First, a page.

Unable to stage its big fundraiser because of the pandemic, Figure Skating in Harlem is going from the ice to the internet.
The Figure Skating in Harlem Champions in Life Virtual Gala will be held May 14 and will feature Olympic champions Scott Hamilton, Kristi Yamaguchi and Meryl Davis.
The 23-year-old group is the only organization for girls of color that combines education with access to the athletic and artistic discipline of figure skating.
“Pivoting is a skating term,” says Sharon Cohen, the organization’s founder and CEO, “and we pivoted and decided we could showcase the show virtually. Anybody can log on to the gala, it is free to watch, and we hope people will support us through it.
“We took the basic structure of our gala and asked what could we adapt? Certainly our creed, speeches by the girls, our seniors growing up in the program. And lots of celebrities.”
Honorees this year are FSH Alumnus and Goldman Sachs Vice President Sherrie Smith; Olympian JoJo Starbuck; and Angela Thompson Howard, UPS vice president of human resources. The hosts will be sportscaster Andrea Joyce and newsman Harry Smith. Among those appearing will be Condoleezza Rice, the former secretary of state who figure skated as a youngster, and comic Andy Cohen.
Yamaguchi, a 1992 Olympic gold medalist, took questions from FSH member Raven Williams.
“They are bringing in personalities to add to the virtual aspect of all this and to be able to send a quick message of support and encouragement,” says Yamaguchi, whose educational initiative, Always Dream, also is in its 24th year.
“I got to see kind of up close the leadership and some of the skills they kind of teach the girls,” she adds.
The annual show was called off in March, two days before it would have hit the ice. Everything from theme (environmental sustainability), costumes and choreography were set.
Time to, uh, pivot.
“We gave ourselves 10 days and we set up a virtual skating community as though nothing changed,” Cohen explains. “But our focus really became on emotionally supporting the girls, and giving them some health and fitness.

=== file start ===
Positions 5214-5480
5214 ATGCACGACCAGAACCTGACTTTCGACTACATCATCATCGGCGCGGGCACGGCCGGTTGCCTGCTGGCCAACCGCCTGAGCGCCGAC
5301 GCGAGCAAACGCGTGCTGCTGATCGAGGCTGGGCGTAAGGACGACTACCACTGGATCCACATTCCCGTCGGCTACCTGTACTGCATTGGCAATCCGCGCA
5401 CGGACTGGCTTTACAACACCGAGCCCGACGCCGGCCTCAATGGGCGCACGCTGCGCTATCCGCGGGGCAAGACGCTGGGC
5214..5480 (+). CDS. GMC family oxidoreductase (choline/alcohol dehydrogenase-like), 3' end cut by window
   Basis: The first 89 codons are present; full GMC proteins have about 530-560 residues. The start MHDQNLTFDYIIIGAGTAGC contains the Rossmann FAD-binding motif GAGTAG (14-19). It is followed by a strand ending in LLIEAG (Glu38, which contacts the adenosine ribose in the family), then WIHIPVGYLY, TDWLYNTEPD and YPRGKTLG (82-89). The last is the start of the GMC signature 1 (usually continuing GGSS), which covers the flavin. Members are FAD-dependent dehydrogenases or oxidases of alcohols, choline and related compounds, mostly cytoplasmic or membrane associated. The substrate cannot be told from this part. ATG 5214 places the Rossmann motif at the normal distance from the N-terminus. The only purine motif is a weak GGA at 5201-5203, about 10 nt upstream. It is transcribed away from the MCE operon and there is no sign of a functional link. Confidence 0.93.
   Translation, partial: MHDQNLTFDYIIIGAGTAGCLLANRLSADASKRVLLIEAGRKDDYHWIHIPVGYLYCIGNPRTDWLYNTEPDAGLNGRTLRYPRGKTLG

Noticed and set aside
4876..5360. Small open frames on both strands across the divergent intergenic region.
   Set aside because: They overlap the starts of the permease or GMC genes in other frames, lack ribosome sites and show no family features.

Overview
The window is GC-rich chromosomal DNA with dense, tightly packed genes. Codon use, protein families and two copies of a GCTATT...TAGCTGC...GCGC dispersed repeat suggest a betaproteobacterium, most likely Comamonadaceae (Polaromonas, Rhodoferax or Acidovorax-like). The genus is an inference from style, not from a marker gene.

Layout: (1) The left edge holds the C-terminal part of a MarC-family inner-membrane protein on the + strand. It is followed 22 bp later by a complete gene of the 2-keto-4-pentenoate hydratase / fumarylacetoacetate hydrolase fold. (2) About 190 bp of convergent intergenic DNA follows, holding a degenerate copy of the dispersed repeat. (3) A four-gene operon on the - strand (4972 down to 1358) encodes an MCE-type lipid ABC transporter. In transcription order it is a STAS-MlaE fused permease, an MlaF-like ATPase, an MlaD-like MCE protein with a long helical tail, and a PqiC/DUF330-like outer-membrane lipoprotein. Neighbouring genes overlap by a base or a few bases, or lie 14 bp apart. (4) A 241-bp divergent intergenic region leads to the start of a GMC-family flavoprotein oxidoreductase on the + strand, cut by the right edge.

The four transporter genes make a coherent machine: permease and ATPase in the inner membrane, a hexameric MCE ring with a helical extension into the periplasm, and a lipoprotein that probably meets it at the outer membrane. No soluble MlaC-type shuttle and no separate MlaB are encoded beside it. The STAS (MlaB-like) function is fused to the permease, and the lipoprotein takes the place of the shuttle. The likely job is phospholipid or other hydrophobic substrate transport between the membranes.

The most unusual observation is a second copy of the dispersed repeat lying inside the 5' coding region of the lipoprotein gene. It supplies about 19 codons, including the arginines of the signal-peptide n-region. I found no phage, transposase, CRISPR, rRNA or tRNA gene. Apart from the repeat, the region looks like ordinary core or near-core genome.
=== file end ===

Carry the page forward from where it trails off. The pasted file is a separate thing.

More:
“Everyone got upended, they all had to learn to work online. Much of what we do happens off the ice anyway, so the education and leadership pieces of our organization were able to go.”
FSH and its offshoot, Figure Skating in Detroit, which 2014 Olympic champion Davis helped launch, have about 300 young women in their programs. Some of them recently met U.S. Supreme Court Justice Sonia Sotamayor.
“The prospect of making an impact and hopefully changing someone’s trajectory in their life,” Yamaguchi says, “having that opportunity is an honor. And when I see organizations like Figure Skating in Harlem and how they do it, it inspires me even more. They homed in on the formula and stayed true to their mission, done an amazing job.”
FSH has partnered with hundreds of renowned figure skaters through the decades. Also contributing to the virtual gala will be four-time U.S. men’s champion and winner of the last two world titles, Nathan Chen; Olympic bronze medalist ice dancers Maia and Alex Shubutani; U.S. Olympians Adam Rippon and Jason Brown.
“We want it to be uplifting and fun, and also in COVID-19 pandemic, communities of color have been hit the hardest,” Cohen says. “It’s more important than ever to be there for our families and our young women to help them develop that resilience. When you stick to the message that is true, you kind of can’t go wrong.”